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By Douglas John Imbrogno | Editor | WestVirginiaVille.com
1. The Divine Mis-anthrope
The year 2021 has been a long, messy, complicated one. Yet who among us here in the many hills of West Virginia could have forecast it would end with a formal apology to all y’all from Bette Midler?
Bette is pleading she was suffering from a kind of Manchin Derangement Syndrome — who isn’t these days? — after this intemperate tweet:
“What #JoeManchin, who represents a population smaller than Brooklyn, has done to the rest of America, who wants to move forward, not backward, like his state is horrible. He sold us out. He wants us all to be just like his state West Virginia. Poor, illiterate and strung out.”
It took the esteemed performer all of 40 minutes to recognize she’d gone off half-cocked (apparently, a thing she does) against a whole state — and to tweetpologize. I repeat an offer I made to the singer on Twitter in response:
Dear Bette: Come visit, sing out & make a joyful noise, lifting into view the many folk east to west, north to south, who will defy the easy, hurtful caricatures people reach for too often about people who live in a genuinely wonderful place. WestVirginiaVille.com will help host.
Bette, dear — make this right in person: Reach out/DM/Sing to us.
My buddy Rick Wilson’s line above — “we’re used to this kind of thing” — sums up the long-suffering exasperation any wakeful person in the Mountain State feels when the national spotlight swivels West Virginia’s way. And once again, out roll the easy caricatures and hillbilly porn, which even an official cultural lib like Bette Midler finds so easy to grab off the shelf of Cartoonish ‘Others’ We Love to Despise.
Throughout West Virginia’s history, its citizenry have just hunkered down and endured such slings and arrows of bullshittery, retiring into our tar-paper hovels as we brush our several teeth with a twig after a meal of hard biscuits and roadkill. Change happens. Now, there is a small but growing, mince-no-words, return-fire cadre on what we comrades sometimes call ‘West Virginia Twitter.’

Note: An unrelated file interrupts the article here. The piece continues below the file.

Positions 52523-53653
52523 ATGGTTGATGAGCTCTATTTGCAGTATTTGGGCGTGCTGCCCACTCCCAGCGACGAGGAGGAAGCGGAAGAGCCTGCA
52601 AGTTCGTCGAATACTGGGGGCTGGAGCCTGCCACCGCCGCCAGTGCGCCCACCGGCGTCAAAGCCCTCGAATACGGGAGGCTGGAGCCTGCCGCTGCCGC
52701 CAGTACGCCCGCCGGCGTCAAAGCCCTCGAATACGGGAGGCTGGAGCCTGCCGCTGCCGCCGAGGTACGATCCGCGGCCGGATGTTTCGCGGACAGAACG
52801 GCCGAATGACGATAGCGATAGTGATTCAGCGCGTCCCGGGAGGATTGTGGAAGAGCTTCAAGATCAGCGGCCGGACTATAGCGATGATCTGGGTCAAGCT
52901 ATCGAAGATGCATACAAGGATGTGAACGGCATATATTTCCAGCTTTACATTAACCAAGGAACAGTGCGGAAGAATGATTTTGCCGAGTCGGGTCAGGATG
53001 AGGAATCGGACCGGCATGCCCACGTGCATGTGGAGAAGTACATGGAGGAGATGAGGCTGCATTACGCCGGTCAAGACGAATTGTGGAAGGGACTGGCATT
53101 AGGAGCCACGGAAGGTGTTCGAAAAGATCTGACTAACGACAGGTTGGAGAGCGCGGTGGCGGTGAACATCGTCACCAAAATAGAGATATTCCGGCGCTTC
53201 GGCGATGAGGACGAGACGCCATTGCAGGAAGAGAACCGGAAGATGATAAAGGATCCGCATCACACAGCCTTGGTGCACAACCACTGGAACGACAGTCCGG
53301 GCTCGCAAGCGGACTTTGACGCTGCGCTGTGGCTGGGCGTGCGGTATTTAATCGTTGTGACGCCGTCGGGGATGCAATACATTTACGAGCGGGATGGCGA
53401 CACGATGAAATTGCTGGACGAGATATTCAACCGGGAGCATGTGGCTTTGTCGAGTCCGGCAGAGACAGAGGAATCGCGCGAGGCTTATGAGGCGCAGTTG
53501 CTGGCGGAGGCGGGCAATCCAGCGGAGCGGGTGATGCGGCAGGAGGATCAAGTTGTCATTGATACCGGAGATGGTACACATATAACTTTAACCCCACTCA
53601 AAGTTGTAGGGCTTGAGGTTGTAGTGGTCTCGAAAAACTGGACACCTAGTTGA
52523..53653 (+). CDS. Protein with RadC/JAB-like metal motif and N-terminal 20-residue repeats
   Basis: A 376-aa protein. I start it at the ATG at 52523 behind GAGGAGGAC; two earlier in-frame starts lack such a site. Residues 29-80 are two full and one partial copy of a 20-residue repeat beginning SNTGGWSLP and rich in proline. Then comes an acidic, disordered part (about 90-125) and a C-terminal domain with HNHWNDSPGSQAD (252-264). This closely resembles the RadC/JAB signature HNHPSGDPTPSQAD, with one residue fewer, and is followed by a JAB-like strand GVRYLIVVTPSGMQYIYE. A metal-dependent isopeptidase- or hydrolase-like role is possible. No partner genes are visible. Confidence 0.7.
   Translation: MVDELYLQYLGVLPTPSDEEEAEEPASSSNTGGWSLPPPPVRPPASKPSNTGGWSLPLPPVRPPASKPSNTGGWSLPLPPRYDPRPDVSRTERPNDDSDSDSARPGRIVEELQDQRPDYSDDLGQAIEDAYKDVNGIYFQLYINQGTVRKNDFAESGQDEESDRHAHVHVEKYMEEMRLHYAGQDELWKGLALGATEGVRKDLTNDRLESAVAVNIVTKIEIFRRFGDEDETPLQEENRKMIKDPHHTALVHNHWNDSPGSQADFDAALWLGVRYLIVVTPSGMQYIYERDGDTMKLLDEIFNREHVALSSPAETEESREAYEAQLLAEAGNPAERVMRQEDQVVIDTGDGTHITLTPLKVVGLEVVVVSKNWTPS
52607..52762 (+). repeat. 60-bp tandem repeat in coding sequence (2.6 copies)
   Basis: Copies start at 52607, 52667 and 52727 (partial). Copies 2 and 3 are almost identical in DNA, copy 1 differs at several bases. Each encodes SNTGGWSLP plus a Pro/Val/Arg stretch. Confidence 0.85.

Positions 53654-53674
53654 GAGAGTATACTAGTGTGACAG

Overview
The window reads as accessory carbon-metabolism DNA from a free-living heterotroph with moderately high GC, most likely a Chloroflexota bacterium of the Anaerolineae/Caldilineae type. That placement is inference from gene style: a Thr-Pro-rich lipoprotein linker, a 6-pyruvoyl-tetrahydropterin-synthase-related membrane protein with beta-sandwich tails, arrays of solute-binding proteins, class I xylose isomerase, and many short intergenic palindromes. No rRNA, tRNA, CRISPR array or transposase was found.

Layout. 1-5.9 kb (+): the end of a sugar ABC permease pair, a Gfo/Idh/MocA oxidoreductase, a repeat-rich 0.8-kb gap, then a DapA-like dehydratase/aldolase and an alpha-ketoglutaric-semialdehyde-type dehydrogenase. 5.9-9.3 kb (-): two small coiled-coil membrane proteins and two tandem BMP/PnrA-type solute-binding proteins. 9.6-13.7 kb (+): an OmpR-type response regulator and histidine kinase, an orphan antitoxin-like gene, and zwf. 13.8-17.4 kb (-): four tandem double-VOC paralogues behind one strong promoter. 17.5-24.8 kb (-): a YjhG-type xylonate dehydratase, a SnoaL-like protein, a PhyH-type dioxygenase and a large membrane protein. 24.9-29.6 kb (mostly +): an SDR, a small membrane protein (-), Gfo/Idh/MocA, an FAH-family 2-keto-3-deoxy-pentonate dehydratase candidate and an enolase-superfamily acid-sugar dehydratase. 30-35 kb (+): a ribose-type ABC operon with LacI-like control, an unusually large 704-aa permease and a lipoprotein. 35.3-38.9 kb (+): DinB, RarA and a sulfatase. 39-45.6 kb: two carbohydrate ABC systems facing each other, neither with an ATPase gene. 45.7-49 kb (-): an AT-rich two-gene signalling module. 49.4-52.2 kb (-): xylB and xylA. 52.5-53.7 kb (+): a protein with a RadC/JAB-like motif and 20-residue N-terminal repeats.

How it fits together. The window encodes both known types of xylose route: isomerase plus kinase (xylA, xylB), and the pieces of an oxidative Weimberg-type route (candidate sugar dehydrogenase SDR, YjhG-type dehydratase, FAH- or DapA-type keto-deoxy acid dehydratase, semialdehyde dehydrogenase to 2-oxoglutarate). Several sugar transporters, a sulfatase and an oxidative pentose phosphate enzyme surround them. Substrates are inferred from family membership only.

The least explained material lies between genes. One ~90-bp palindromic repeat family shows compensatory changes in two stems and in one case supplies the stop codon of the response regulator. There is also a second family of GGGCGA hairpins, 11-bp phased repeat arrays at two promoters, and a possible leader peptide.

Take, for example, one of West Virginia’s finest novelists and pungent animators of untold, ignored, or suppressed colonial history in West Virginia. She is responding to the many folk who piled on in the wake of Midler’s initial tweet and Manchin-disgust, to frantically wave their hands for Twitterati attention: ‘Bette’s not wrong …’
“Ixya,” a West Virginia University alum whose Twitter profile describes her as a “Proud hija de imigrantes,” fired off a tweet that should be added as official text to every iteration of the West Virginia state flag:
Two other retorts were succinct masterpieces of tweetology:
Kayla Young, a WV House of Delegates member: “I promise you, the people of West Virginia do not want your hot takes.”
And from Katie Heller, whose Twitter bio reads: “Politics and logistics. WV native on Capitol Hill”: “You can be mad at Joe Manchin and not be mean about West Virginia <3.”
For those who don’t do Twitter and wonder whether anyone pays attention when we sail our tiny paper airplanes onto the social media breeze, note the following figures. As I write these words, Heller’s ‘don’t be mean to West Virginia’ instruction has been retweeted 2,300 times, ‘liked‘ 26,000 times, and has attracted 664 comments.
So, then. Someone is open to a portrait — a vision, even — of contemporary West Virginia minus hillbilly corncob pipes and cousins-breeding-cousins beneath grandma’s quilt.
3. It’s a Joe Thing
But let us get down to what launched a million kerfuffles and repulsed tweets. That would be the tsunami of outrage kicked off by a FOX TV interview with Joseph Manchin III on Dec. 19, when West Virginia’s supposed-to-be Dem senator announced he’d take a pass on voting to pass the hugely ambitious Build Back Better Act, sticking a shiv in the Biden Administration’s ribs.
CLICK TO VIEW SHORT VIDEO: “JOE-MENTUM: An Editorial Cartoon Round-up”
And did you know Joe’s Italian family name was originally ‘Mancini‘ back in the Calabrian town of San Giovanni in Fiore, whence his paternal family hails, while his maternal grandparents were Czechoslovak immigrants? And wouldn’t it be good to ship him back to his ancestral lands and see if we could get a better working model?
Or, as Katie Heller, that ‘WV native on Capitol Hill,’ also tweeted: “West Virginia has a lot of things to be proud of. Joe Manchin is not one of them.”